by recommending a multivitamin (MVI) that contains folate, and then monitoring
the homocysteine levels in the blood to ensure the adequacy of therapy. Elevated
homocysteine levels indicate a deficiency of folate even if the levels of folate
in the blood are normal. If the MVI alone is not enough to lower homocysteine
and improve folate function, the provider may suggest additional folate along
with vitamins B6 and B12 to try to bring the homocysteine levels down, thereby
eliminating the functional folate deficiency and, hopefully, helping to improve
feelings of depression.
Premenstrual Syndrome (PMS)
A comprehensive review of studies
concluded that vitamin B6 may be more effective than placebo in improving
symptoms of PMS, particularly depression. Most studies were poorly designed,
however. Still, even though the science is not definitive, many healthcare
providers and their female patients report improvement in PMS from using vitamin
B6. Therefore, how well you respond to vitamin B6 may be very individual. Until
more research is completed, talk with your doctor about whether using B6 is
appropriate and safe for you. Then, if taking the vitamin, follow your symptoms
closely. It can take up to 3 months until any change is noticeable.
Preliminary evidence suggests that vitamin B6 may
help control blood sugar in people with diabetes. In a study of people with
diabetes, those who received pyridoxine alpha-ketoglutarate (a form of vitamin
B6) for one month experienced significant reductions in fasting blood sugar
levels compared to those who did not receive the supplement. More research in
this area is needed before conclusions can be drawn about the relationship
between vitamin B6 and diabetes.
Human Immunodeficiency Virus (HIV)
Vitamin B6, particularly
together with a complete B complex, may help alleviate the stress associated
with having HIV or AIDS.
Attention Deficit/Hyperactive Disorder (ADHD)
of vitamin B6 are required for normal brain development and are essential for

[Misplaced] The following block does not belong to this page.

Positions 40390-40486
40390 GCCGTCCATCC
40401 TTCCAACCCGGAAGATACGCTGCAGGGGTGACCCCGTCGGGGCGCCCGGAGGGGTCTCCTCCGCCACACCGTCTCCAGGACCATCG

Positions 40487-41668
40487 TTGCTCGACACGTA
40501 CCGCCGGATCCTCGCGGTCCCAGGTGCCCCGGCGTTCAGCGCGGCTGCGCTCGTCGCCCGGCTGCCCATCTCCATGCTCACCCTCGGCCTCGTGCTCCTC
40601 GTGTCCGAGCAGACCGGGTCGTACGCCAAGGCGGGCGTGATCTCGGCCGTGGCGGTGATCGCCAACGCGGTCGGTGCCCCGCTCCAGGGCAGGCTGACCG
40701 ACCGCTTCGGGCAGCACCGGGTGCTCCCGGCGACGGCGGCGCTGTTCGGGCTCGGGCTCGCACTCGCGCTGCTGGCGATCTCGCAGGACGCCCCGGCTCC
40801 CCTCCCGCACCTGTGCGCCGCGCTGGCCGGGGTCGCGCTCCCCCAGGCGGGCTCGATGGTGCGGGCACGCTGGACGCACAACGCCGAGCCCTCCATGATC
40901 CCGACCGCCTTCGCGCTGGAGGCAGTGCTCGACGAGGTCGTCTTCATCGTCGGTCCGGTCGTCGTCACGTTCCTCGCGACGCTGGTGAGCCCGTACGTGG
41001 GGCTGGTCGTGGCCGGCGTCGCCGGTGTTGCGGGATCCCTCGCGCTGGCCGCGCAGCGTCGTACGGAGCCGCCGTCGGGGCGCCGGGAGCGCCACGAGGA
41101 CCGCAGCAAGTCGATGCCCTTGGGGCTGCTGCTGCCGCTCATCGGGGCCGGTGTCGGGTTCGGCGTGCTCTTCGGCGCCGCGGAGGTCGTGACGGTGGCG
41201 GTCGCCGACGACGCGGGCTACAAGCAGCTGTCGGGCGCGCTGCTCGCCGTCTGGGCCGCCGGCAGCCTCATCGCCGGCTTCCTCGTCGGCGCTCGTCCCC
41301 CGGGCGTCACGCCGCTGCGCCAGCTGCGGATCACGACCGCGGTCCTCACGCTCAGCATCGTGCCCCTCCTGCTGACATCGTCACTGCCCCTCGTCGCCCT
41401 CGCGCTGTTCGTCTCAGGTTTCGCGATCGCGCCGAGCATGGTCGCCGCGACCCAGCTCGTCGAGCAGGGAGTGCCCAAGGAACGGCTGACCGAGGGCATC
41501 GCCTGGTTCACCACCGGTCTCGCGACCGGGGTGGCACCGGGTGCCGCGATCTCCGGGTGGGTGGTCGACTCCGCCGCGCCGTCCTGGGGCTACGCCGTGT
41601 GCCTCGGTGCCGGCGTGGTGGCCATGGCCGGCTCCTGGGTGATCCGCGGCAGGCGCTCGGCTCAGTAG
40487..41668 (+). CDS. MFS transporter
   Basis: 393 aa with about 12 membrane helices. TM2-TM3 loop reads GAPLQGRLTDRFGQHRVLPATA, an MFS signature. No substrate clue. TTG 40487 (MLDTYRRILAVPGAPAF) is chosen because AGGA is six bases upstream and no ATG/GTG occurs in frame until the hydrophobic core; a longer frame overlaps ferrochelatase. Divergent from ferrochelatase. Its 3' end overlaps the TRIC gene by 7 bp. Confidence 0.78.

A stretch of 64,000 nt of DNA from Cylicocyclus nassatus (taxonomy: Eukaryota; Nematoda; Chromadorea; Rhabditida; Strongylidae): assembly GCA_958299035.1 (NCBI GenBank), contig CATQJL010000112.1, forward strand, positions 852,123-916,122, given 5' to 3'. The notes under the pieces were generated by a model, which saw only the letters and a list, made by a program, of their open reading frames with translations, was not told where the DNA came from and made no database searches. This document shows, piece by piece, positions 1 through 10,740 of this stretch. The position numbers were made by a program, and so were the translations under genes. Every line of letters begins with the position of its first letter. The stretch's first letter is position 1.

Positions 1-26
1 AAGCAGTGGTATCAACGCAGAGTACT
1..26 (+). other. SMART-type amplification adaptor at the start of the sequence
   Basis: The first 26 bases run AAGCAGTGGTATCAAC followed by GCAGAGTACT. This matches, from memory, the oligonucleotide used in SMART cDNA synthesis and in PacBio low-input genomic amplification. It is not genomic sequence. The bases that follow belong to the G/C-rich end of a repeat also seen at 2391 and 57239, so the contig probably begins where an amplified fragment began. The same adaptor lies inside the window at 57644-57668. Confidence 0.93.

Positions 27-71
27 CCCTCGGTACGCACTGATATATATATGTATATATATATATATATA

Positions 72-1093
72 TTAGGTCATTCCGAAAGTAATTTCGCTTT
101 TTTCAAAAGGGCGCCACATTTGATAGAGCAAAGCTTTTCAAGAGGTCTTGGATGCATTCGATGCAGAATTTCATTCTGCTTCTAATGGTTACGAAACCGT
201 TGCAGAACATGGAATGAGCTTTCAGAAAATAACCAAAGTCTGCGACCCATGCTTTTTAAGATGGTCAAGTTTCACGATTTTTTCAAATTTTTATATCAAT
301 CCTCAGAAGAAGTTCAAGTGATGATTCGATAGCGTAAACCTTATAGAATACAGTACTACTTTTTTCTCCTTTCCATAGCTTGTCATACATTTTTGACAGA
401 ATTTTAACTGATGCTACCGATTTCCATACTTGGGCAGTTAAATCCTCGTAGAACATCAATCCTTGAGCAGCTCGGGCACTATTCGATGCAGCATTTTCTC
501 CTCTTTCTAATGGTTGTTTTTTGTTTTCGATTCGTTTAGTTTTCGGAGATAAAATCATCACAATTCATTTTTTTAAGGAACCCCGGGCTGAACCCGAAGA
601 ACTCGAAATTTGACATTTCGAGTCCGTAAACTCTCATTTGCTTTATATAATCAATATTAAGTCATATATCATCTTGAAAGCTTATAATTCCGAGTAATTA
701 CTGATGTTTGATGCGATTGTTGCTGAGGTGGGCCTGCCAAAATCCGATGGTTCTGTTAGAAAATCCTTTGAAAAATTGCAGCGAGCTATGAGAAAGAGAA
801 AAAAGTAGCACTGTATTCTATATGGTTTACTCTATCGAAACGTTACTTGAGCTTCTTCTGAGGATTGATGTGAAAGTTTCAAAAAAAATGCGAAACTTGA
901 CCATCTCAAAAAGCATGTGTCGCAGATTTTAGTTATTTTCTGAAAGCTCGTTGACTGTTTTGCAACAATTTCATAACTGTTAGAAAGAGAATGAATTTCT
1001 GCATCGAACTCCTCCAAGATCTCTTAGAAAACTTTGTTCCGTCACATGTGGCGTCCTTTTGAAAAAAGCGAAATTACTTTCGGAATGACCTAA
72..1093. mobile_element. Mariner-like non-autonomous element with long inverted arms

the synthesis of essential brain chemicals including serotonin, dopamine and
norepinephrine. A preliminary study found that pyridoxine was slightly more
effective than methylphenidate (a medication used to treat ADHD) in improving
behavior among hyperactive children. Although intriguing, the results of this
study were not significant and no other studies have been able to confirm these
findings. Therefore, supplementation with vitamin B6 is not considered standard
treatment for ADHD.
Low levels of vitamin B6 have been
associated with rheumatoid arthritis. This may be due to low dietary intake of
vitamin B6 and other important nutrients by people with this joint disorder.
Eating a balanced diet, including a complete vitamin B complex, is a good idea
for anyone with a chronic illness, such as rheumatoid arthritis. It is not known
if taking extra vitamin B6 is of any use if you have arthritis.
Good dietary sources of vitamin B6 include chicken, turkey, tuna, salmon,
shrimp, beef liver, lentils, soybeans, nuts, avocados, bananas, carrots, brown
rice, bran, sunflower seeds, wheat germ, and whole-grain flour.
Vitamin B6 can be found in multivitamins (including children's chewable and
liquid drops), B complex vitamins, or can be sold individually. It is available
in a variety of forms including tablets, softgels, and lozenges. Vitamin B6 is
also sold under the names pyridoxal, pyridoxamine, pyridoxine hydrochloride, and
|How to Take It|
People who eat a balanced diet containing good sources of vitamin B6 should
be able to meet the daily requirement without taking a supplement. Vitamin
supplements should always be taken with water, preferably after a meal. As with
all medications and supplements, check with a healthcare provider before giving
vitamin B6 supplements to a child.
Daily recommendations for dietary vitamin B6 are listed below.
- Newborns to 6 months: 0.1 mg (adequate intake)
- Infants 7 months to 1 year: 0.3 mg (adequate intake)
- Children 1 to 3 years: 0.5 mg (RDA)
- Children 4 to 8 years: 0.6 mg (RDA)
- Children 9 to 13 years: 1 mg (RDA)
- Males 14 to 18 years: 1.3 mg (RDA)
- Females 14 to 18 years: 1.2 mg (RDA)
- 19 to 50 years: 1.3 mg (RDA)
- Males 51 years and older: 1.7 mg (RDA)
- Females 51 years and older: 1.5 mg (RDA)
- Pregnant females: 1.9 mg (RDA)
- Breastfeeding females: 2.0 mg (RDA)
Prevention of heart disease and lowering of homocysteine levels: 3.0 mg per
Nausea and vomiting during early pregnancy: studies on this topic have used
10 mg per day. The amount to use, however, should be determined together with